Quilting Blog

Use a Quilting Design Board to Create More Successful Quilts

Have you ever started quilting a quilt and realized that you accidentally have a block in upside down? Or you had the best layout set up on the floor until the cat decided to "help" by rearranging your design before you could get it to the machine? Maybe it's time to think about using a quilting design board or wall to audition your layout before you start sewing and make your next quilt design shine!

Scrappy Drunkard's Path quilt

Photo via Cindy Grisdela Art Quilts

A design wall or board can help prevent an "oops" moment

I had an "oops" moment happen with Tuscany, my quilt pictured above. It's a scrappy layout where I pulled out lots of fabrics in autumn tones and made oversized drunkard's path blocks. Then I played with the arrangement of the blocks until I had something I liked. It wasn't until I was quilting this piece — which is on the large side at 56" square — that I realized there was a "S" shape in the lower left section of the quilt. If I had seen it before I got the piece put together, I probably would have changed it, but as it was, it was too late. So now this piece serves as a reminder that a quilting design board is a good idea!

Simple Design Board on Easel

Simple ideas for a quilting design board or wall

Your design wall can be very simple. The easiest thing to do is to cut a piece of batting to the size of the wall space you have available and tack it in place with push pins. Alternatively, some quilters use the flannel side of a flannel-backed tablecloth. Using batting or flannel is a good choice because it's somewhat sticky and the pieces you're auditioning usually don't need to be pinned in place, making it easy to try different configurations.

If you work small, you can buy an artist's canvas from an art supply store and cover it with batting. In my outside studio that I share with another artist, I have a 40" x 48" canvas covered with batting that rests on an easel. The board can be stored when not in use. The advantage of any of these options is that they are relatively inexpensive, and can be taken down or moved if needed.

Design Wall Using Foam Insulation squares

Photo via Cindy Grisdela Art Quilts

Make a design wall using foam insulation squares

In my home studio, I have a more permanent solution, pictured above. I bought nine foam insulation boards from a home improvement center, covered them with batting and taped the batting down on the back using duct tape. The squares are held onto the wall with reusable frame strips, so they can be removed if needed. They fit onto my wall in a 3 x 3 grid. If you wanted to have fewer joins on your wall, you can simply buy larger pieces of foam insulation board that come in many different sizes. This is especially important if you do your own photography.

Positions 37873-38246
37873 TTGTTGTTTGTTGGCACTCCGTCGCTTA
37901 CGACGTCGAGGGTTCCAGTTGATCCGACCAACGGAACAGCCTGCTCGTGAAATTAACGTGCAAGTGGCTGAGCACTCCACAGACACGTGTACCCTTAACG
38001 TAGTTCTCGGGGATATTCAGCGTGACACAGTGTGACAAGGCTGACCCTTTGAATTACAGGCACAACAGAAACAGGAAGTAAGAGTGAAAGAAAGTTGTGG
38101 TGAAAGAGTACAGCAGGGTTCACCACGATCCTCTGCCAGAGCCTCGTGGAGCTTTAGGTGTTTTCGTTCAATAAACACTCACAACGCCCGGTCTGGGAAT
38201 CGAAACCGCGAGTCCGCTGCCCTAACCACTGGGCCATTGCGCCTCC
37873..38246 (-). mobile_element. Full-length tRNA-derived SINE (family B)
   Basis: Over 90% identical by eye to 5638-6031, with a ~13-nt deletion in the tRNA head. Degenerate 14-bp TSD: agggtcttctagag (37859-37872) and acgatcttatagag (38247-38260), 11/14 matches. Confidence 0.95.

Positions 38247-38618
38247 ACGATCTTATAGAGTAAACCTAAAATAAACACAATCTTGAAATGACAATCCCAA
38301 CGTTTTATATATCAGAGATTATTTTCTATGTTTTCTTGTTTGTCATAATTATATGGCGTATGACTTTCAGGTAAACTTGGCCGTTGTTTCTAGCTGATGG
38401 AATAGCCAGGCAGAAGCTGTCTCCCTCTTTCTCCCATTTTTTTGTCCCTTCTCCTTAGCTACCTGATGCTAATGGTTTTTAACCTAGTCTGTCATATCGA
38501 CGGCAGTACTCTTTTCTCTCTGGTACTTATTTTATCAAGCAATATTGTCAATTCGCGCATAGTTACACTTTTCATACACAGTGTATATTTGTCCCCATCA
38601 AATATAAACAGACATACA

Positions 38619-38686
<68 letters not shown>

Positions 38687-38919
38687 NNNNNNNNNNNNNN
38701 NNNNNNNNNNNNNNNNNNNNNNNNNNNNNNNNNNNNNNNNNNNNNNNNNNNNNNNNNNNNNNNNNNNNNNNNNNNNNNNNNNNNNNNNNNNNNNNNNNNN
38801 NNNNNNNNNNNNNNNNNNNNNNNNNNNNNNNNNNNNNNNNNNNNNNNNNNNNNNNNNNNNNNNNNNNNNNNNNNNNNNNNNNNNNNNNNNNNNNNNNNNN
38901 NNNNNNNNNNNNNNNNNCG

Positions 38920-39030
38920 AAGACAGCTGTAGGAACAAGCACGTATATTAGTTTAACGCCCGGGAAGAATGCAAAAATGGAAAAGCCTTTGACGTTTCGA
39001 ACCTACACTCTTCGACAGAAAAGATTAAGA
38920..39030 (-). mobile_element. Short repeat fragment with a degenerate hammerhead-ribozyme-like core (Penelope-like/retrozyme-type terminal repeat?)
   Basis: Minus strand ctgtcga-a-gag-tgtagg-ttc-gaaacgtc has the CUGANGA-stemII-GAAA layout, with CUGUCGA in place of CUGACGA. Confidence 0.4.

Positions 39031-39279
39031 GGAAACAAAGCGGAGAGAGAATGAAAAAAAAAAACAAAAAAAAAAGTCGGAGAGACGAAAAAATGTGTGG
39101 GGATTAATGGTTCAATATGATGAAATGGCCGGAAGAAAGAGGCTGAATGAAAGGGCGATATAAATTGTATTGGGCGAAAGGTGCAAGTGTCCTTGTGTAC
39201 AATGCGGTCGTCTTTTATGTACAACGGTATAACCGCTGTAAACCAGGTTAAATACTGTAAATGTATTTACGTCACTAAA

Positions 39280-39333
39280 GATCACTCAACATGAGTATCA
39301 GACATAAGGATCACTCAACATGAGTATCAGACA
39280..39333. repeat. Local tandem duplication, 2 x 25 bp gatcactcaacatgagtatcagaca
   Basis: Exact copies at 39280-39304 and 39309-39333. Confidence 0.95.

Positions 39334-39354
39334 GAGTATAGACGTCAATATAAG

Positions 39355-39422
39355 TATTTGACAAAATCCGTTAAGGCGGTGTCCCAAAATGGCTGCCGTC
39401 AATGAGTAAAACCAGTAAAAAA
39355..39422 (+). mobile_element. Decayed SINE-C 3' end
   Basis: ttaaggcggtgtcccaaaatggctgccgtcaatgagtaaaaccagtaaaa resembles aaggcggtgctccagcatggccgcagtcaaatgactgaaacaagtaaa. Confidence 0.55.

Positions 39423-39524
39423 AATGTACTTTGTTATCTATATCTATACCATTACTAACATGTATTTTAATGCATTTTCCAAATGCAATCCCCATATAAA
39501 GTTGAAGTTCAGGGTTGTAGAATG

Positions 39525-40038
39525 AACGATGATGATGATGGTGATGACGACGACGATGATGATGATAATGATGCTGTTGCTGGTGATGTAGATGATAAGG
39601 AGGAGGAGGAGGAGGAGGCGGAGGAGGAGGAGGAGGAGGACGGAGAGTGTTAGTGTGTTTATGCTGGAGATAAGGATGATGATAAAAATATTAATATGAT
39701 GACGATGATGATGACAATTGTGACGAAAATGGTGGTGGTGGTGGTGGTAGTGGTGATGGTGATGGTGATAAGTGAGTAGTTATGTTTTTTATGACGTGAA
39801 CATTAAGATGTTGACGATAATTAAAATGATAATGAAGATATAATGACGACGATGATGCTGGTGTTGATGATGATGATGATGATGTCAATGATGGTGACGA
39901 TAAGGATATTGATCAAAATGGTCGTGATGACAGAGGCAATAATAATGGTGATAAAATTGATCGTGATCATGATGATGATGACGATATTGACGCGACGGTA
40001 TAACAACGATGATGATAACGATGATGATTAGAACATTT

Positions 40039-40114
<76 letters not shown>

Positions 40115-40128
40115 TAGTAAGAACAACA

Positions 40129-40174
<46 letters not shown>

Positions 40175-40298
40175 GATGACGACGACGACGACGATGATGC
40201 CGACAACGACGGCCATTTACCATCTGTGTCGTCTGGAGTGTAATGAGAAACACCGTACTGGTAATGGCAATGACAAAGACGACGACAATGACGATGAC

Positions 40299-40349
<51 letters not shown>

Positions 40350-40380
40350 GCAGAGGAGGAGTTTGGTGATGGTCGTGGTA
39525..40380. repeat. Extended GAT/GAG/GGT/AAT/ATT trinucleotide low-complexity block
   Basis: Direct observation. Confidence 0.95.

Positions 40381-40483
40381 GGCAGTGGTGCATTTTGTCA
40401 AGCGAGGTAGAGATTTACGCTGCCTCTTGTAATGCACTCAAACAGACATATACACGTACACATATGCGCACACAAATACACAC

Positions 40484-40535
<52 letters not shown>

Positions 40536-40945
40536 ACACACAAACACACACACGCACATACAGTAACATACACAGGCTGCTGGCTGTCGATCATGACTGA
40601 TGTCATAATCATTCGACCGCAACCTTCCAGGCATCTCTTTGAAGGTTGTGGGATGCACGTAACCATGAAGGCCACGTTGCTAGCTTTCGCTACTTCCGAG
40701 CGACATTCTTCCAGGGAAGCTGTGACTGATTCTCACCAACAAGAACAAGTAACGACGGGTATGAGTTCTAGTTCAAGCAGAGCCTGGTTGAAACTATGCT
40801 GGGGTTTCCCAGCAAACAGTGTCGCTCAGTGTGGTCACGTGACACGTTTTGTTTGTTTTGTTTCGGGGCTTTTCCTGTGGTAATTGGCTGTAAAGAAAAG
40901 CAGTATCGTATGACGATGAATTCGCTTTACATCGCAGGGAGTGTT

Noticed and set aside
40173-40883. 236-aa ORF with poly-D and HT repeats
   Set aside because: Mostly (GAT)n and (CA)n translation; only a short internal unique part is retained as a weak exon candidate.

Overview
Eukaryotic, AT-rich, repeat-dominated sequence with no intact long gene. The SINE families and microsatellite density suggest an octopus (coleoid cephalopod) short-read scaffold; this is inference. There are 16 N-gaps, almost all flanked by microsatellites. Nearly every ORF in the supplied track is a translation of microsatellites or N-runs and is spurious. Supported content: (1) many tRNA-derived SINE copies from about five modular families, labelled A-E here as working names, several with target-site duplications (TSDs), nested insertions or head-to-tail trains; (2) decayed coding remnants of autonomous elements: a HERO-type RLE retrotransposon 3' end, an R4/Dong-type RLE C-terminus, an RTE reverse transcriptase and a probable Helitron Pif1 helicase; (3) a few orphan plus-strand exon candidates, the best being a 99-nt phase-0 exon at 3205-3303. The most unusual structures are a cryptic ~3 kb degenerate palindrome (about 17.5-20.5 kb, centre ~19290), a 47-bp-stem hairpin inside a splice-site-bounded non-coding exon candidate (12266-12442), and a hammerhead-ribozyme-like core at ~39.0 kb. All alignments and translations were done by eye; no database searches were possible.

As you can see from the photo, my wall is big enough that I can work on several projects at once. Since my work is improvisational, sometimes it needs to sit and marinate for a while. This way, I can use the time to make progress on another idea. In the years since I've been using a design wall or board to audition my projects, I've been much happier with the finished designs.

Take a picture

Another tip to make your quilts more successful using a design wall or board is to take a digital photo of your proposed layout once you have it arranged on the wall. Often you'll see something that needs adjusting from the photo that you didn't see when you were putting together the original design — like the "S" in my Tuscany quilt!

There are endless ways to create a quilting design board given your space and they way you like to work.

7 Comments

Joan marsh

I use a large white shower curtain on a hanging rod , held by 2 hooks at top of my sliding doors of my wardrobe. So easy to pin quilt pieces while designing and making quilt. When not in use, it is rolled up and put in wardrobe

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Leisa (Lisa)

I finally put up a design board about three months ago. I made it and hung it myself for under $30. I can’t believe the difference in my quilt design capability. Especially helpful in my first attempt at paper piecing. I don’t think I would’ve been able to do it without one.

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Corri

The floor was my “design wall” for a number of years – and then last winter I purchased an inexpensive flannel design wall. I don’t know why I waited so long! It is amazing!

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Lorelei Lee

I like the use of the word marinate, most of my projects go through a marination process as well. Thanks for the tips on making a design wall.

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Quilting Jeannie Z

I use my guest room bed as my design board. Large jacquard white bedspread on top and I’m ready to go! To mention, how lovely the S in the quilt above would be to a recipient with the initial S.

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Kathleen ~ Lane Hill House

My daughter Stephanie would like this quilt!

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Michelle

I use excel spreadsheet. I take picture of fabric pieces and then upload to computer and put I, place but mine was just squares. I love the quilt above

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